Third, nothing in the personal conduct policy indicates that an appeal automatically erases the previous sanction from the books. Indeed, the policy expressly states that the appeal “may cancel, reduce, modify or increase the disciplinary sanction previously imposed”. This means that the prior sanction survives the mechanical act of appealing the decision, the question in this specific case being only whether the sanction will “increase” beyond six games.
The argument that prior discipline vanishes on appeal could lead to very strange results. Let’s say the union appealed and the league didn’t. Does anyone think that on appeal, the final decision could have been an increase in the sentence beyond six games? In that case, does anyone think the NFL’s appeal could result in less than six games — especially when the NFL specifically appealed for a raise?
Fourth, Judge Robinson’s findings of fact are binding on the appeal process. She found that Watson did what he was accused of doing, that he committed a “non-violent sexual assault” against four massage therapists, resulting in three different violations of the Personal Conduct Policy. In previous cases involving a stay that was delayed by the presiding judge pending the outcome of litigation (for example, Tom Brady, Ezekiel Elliott), the NFLPA disputed the finding that the player did anything wrong. Here, the CBA makes Judge Robinson’s findings of fact fully binding on the appeal process. The union at this point cannot deny that Watson violated the policy. The only question is whether the penalty will remain at six games or become more than six games.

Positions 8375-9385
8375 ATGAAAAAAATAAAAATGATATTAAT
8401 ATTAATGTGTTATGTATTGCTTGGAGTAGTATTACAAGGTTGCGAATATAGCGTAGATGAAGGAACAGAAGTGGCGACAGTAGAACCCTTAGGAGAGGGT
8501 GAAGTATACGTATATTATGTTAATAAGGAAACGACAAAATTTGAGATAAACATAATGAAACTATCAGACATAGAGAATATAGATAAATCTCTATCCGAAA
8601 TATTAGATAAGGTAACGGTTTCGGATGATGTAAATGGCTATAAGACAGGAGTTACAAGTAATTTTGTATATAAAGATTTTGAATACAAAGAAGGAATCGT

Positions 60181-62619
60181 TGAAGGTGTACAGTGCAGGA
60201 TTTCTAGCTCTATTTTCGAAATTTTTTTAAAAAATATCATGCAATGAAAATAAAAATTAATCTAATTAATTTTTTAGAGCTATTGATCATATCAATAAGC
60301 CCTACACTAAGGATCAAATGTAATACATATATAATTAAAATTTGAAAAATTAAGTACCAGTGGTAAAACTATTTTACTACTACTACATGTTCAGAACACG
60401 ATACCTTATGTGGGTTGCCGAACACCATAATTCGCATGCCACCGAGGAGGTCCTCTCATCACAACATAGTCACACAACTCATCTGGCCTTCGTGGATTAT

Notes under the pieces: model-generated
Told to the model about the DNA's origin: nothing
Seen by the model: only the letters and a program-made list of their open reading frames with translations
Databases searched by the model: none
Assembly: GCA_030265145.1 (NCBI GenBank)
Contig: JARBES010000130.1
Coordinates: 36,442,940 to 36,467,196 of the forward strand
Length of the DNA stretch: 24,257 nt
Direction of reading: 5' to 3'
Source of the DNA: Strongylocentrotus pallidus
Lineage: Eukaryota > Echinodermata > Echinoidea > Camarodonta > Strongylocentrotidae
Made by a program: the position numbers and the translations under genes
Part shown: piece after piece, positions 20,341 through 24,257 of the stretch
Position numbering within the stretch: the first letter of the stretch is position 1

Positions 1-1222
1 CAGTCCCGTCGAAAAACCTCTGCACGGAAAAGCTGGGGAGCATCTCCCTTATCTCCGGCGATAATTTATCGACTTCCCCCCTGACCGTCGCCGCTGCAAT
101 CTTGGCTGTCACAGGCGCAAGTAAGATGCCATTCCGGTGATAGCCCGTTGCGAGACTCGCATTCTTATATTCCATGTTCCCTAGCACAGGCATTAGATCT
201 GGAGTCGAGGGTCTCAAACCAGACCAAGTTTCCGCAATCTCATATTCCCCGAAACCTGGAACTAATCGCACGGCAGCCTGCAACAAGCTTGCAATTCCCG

The NFLPA appears to believe that the general circumstances have changed, now that the process includes an independent disciplinary officer who holds the hearing, makes factual determinations and imposes penalties. But the union agreed to allow the commissioner or his delegate to continue to monitor the appeal. Past fights had taken place in court before the union agreed to a procedure under which the decision of the commissioner or his delegate “shall be final and binding on all parties”. Union negotiators accepted this language, and the rank and file voted to accept a new labor agreement that included it. It will be much more difficult to challenge all of the results of this process in court in the future.